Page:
“When I See the Blood”

"And when I see the blood, I will pass over you, and the plague shall not be upon you…" (Exo. 12.13)

     INTRO.: A song which takes the concept of God passing over the Israelites during the last plague of Egypt and applies it to salvation in Christ is "When I See The Blood" (#289 in Hymns for Worship Revised, and #200 in Sacred Selections for the Church). The text was written and the tune was composed both by John G. Foote (19th c.). Very little is known about the author/composer or the background of the song. It was published around 1892 by the Foote Bros. but never copyrighted. In fact, a note often accompanying the song reads, "Not copyrighted. Let no one do so. May this song every be free to be published for the glory of God."

     This song has been very popular among hymnbooks published by members of the Lord’s church during the twentieth century for use in churches of Christ. It appeared in the 1927 Sweeter Than All Songs edited by C. M. Pullias and published by the Gospel Advocate Co.; the 1935 Christian Hymns (No. 1) edited by L. O. Sanderson and also published by the Gospel Advocate; the 1940 Complete Christian Hymnal and the 1959 Hymnal both edited and published by Marion Davis; the 1943 Standard Gospel Songs edited and published by Tillit S. Teddlie; the 1952 Hymns of Praise and Devotion edited and published by Will W. Slater; the 1963 Abiding Hymns edited by Robert C. Welch. The chorus only was included in the 1937 Great Songs of the Church No. 2 edited by E. L. Jorgenson.

     Today the song can be found in the 1971 Songs of the Church edited by Alton H. Howard; and the 1992 Praise for the Lord edited by John P. Wiegand; in addition to Hymns for Worship, Sacred Selections, and the 2007 Sacred Songs of the Church edited by William D. Jeffcoat. Many other hymnbooks in my collection that have the hymn use a different arrangement of the words which is attributed to E. A. H., whom some believe to be Elisha A. Hoffman. Those whose version is substantially the same as that in our books do not list any arranger, so it would seem that our books have followed the original wording, except that Sacred Selections and Hymns for Worship have one alteration apparently made by Ellis J. Crum.

     The song emphasizes the importance of the blood of Christ in our salvation.

I. Stanza 1 talks about the death of Christ.
"Christ, our Redeemer, died on the cross, Died for the sinner, paid all his due;
All who receive Him need never fear, Yes, He will pass, will pass over you."
 A. One of the cardinal facts of scripture is that Christ died on the cross: Rom. 5.8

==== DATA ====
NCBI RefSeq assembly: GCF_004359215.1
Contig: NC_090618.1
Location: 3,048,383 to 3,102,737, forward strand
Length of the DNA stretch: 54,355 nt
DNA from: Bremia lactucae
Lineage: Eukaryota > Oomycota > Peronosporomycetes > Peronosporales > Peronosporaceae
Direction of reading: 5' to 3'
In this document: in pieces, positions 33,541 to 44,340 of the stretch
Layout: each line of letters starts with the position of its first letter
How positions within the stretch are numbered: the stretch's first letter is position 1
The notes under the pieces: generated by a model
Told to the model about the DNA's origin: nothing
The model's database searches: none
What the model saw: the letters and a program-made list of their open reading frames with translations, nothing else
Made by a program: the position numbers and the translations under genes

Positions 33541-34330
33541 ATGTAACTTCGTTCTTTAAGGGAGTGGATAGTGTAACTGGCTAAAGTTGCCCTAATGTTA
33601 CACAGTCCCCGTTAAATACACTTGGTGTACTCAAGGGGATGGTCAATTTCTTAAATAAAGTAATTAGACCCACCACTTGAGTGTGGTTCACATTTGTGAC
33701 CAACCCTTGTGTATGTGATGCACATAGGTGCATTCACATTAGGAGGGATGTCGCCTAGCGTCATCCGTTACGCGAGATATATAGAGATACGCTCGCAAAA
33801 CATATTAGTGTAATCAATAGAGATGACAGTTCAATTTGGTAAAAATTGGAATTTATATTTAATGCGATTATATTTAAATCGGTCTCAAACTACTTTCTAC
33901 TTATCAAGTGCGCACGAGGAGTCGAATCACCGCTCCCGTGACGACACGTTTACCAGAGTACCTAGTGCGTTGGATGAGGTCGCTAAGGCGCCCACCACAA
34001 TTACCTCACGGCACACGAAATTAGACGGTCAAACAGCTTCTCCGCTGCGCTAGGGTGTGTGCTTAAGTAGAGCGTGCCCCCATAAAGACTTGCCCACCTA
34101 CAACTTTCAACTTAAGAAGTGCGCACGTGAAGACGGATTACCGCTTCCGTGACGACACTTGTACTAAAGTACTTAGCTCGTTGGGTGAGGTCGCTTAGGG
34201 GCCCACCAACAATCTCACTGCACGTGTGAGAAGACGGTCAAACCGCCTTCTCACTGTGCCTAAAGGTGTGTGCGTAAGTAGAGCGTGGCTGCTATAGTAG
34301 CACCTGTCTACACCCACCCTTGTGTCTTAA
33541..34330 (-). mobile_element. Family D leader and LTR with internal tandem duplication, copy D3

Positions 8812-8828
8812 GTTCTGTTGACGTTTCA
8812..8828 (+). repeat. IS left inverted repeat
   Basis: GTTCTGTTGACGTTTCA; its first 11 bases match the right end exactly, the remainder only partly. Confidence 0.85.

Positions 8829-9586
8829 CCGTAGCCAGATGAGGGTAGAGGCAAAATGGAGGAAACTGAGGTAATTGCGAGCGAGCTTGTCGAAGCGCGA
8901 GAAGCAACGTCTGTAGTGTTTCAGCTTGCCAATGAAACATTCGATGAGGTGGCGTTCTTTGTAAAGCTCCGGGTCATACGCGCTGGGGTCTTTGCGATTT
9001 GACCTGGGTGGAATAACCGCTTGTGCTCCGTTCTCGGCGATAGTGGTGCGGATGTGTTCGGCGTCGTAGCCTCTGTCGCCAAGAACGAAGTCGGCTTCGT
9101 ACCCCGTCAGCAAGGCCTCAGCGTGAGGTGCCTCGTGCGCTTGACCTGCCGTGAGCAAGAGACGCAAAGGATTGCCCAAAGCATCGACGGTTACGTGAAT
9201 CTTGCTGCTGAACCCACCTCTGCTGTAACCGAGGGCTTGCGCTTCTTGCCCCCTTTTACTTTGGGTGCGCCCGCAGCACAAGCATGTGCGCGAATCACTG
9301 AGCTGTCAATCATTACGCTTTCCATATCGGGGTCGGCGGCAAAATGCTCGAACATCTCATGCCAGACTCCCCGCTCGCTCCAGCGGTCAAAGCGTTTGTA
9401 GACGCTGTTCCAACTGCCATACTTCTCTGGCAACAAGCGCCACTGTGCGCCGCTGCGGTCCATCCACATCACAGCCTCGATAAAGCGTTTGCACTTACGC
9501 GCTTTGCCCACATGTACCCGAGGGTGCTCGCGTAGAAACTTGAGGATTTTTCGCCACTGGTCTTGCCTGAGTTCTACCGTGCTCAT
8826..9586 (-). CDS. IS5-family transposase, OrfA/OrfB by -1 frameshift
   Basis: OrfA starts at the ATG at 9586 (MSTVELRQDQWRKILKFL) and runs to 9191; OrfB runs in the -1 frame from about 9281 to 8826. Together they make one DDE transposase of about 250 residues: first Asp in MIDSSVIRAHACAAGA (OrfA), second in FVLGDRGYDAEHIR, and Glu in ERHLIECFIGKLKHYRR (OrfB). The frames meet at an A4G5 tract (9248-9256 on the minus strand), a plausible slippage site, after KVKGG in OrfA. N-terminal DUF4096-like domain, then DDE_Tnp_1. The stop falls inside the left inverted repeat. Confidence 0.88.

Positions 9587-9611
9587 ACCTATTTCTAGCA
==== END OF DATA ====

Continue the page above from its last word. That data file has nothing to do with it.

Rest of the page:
B. This death was sacrifical because He died for our sins: 1 Cor. 15.3
 C. Therefore, those who receive Him can become children of God: Jn. 4.12-13

II. Stanza 2 talks about the salvation of Christ.
"Chiefest of sinners, Jesus can save, As He has promised, so will He do;
O sinner, hear Him, trust in His word, Then He will pass, will pass over you."
 A. Paul said that Christ came to save even the chief of sinners: 1 Tim. 1.15
 B. And this He will do because He has promised it: Heb. 10.23
 C. But to receive this salvation, the sinner must hear and trust: Matt. 17.5

III. Stanza 3 talks about the judgment of Christ.
"Judgment is coming, all will be there, Who have rejected, who have refused;
O sinner hasten, let Jesus in, Then God will pass, will pass over you."
 A. Another cardinal fact of scripture is that judgment is coming: Acts 17.30-31
 B. Everyone will be there, including those who have rejected God: 2 Cor. 5.10
 C. Because of this coming judgment, we should let Jesus in: Rev. 3.20

IV. Stanza 4 talks about the compassion of Christ.
"O what compassion, O boundless love! Jesus hath power, Jesus is true;
All who believe are safe from the storm, O He will pass, will pass over you."
 A. What Jesus did for us, He did because of His boundless love: 1 Jn. 3.16
 B. And the power of Jesus’s love to save us is found in the gospel: Rom. 1.16
 C. Therefore, all who truly believe in Him are safe. In the third line of stanza 3, Crum changed "all who believe" to "all who obey." However, if we understand that the Biblical concept of "believe" refers to all of our response to God’s commands, including our obedience, that we might be saved, then there should be no problem using the original, even as Jesus used it: Jn. 3.16.

     CONCL.: The chorus then reminds us that just as God passed over the Israelites during the death of the firstborn in Egypt because they had sprinkled the blood on their doorposts and lintels, so He will pass over us if we are washed in the blood of the Lamb.
"When I see the blood, When I see the blood,
When I see the blood, I will pass, I will pass over you."
Not only should we encourage others to be cleansed in the blood of Christ, but also we who are Christians can be thankful for what God has promised us when He tells us, "When I See The Blood."


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